It almost makes it sound as if Christianity and Judaism are the same thing, but as I previously mentioned, in the modern era, Christians do not practice Judaism.
But our Christian faith was once very much a Judaism, as we see in the early chapters of Acts. I recently talked about this as well, but I’m sure you’re aware that a lot of water has flowed under that particular bridge, and we’ve been taken away from the foundations of the beginning of the Christian faith.
But during the time I’m discussing here, there was no “Christian faith” as we understand the concept. There was just another sect of Judaism that believed it was following the Jewish Messiah. That’s actually not incredibly unusual, as over the long centuries of Jewish history, there have been many would-be Messiahs who have attracted many followers. All those Messiahs and all of those followers have faded away…all except one.
But a Pharisee in the council named Gamaliel, a teacher of the law held in honor by all the people, stood up and gave orders to put the men outside for a little while. And he said to them, “Men of Israel, take care what you are about to do with these men. For before these days Theudas rose up, claiming to be somebody, and a number of men, about four hundred, joined him. He was killed, and all who followed him were dispersed and came to nothing. After him Judas the Galilean rose up in the days of the census and drew away some of the people after him. He too perished, and all who followed him were scattered. So in the present case I tell you, keep away from these men and let them alone, for if this plan or this undertaking is of man, it will fail; but if it is of God, you will not be able to overthrow them. You might even be found opposing God!”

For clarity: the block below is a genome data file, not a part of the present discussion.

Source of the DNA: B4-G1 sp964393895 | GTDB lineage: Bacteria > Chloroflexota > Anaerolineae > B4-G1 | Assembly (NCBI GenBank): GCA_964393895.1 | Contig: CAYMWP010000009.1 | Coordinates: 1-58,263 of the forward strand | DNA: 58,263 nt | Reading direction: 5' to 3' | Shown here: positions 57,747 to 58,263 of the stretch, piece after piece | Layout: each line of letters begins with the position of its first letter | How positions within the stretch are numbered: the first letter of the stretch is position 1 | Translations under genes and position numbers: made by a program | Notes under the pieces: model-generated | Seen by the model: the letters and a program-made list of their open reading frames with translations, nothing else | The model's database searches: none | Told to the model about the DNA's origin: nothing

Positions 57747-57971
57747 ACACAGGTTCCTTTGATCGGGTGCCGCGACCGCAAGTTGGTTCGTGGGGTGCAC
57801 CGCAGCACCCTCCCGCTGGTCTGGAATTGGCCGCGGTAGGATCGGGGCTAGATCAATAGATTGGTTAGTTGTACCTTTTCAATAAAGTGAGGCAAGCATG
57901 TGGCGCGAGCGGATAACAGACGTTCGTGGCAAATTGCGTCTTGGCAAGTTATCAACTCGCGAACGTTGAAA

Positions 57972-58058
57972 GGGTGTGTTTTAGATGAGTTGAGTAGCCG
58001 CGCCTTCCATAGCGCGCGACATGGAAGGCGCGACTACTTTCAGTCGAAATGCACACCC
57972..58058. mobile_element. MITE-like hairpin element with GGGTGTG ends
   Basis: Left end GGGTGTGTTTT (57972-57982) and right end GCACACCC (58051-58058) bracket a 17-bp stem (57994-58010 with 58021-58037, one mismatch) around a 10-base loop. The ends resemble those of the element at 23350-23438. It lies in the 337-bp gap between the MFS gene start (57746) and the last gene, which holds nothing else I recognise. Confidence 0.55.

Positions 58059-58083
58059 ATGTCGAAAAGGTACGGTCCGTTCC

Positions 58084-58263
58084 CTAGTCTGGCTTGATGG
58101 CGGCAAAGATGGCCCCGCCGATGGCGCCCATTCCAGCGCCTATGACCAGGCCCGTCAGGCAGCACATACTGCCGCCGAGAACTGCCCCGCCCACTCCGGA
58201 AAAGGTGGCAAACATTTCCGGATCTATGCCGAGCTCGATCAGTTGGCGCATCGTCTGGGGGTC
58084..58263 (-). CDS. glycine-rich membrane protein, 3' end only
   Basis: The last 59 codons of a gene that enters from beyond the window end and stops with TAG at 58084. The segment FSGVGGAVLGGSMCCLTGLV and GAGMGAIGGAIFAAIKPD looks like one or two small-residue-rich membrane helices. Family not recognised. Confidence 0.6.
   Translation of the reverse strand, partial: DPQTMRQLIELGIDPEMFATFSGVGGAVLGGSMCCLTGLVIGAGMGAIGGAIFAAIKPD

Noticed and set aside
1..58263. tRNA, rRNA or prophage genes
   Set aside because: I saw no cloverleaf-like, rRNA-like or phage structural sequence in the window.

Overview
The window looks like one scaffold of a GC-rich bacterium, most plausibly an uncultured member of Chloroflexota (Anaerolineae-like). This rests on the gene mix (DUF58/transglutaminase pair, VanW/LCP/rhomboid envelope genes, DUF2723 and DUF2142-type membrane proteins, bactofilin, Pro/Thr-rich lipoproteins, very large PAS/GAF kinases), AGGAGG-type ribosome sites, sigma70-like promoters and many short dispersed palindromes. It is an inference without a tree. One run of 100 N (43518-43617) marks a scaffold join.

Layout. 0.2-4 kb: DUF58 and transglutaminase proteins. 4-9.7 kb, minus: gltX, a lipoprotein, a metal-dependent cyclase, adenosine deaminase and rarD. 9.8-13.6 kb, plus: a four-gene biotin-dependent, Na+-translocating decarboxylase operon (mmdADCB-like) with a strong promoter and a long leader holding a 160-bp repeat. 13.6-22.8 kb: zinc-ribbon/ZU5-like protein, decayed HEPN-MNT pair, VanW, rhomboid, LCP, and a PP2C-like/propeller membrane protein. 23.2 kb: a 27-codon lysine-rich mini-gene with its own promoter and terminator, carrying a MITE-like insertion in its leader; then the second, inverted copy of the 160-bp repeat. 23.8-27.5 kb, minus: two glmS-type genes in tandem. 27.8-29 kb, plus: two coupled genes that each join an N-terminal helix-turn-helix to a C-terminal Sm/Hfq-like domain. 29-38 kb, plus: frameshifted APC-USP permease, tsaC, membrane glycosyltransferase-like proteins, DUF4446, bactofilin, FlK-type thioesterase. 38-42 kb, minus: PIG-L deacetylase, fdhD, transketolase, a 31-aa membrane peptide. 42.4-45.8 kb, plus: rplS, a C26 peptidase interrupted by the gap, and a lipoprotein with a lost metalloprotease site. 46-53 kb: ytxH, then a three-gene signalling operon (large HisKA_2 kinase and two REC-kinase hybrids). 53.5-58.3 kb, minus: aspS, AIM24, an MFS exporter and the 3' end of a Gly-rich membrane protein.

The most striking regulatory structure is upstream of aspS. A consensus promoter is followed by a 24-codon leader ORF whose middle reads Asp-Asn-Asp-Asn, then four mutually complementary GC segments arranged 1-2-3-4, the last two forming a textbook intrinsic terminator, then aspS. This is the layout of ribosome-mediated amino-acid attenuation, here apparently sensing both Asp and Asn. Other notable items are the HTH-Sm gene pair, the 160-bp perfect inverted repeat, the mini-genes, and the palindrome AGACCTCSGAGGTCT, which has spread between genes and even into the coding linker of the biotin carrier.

–Acts 5:34-39 (ESV)
For nearly 20 centuries, there were no Jewish followers of Jesus, at least none who retained a Jewish ethnic, cultural, and religious identity and lifestyle. Even today, halakhically Jewish disciples of the Jewish Messiah are few in number. Many have abandoned their Jewish identities and have joined “the church,” and they are, for the most part, indistinguishable from the Gentile Christians around them. Some are in the synagogues today and quietly worship alongside their Orthodox, Conservative, or Reform brothers in Jewish community. Very few worship in authentic Messianic Jewish communities, mainly because such communities are extremely difficult to establish and maintain. The overwhelming majority of followers of Christ are Gentiles and they worship in the thousands, tens of thousands, hundreds of thousands of Christian churches in this nation and around the world.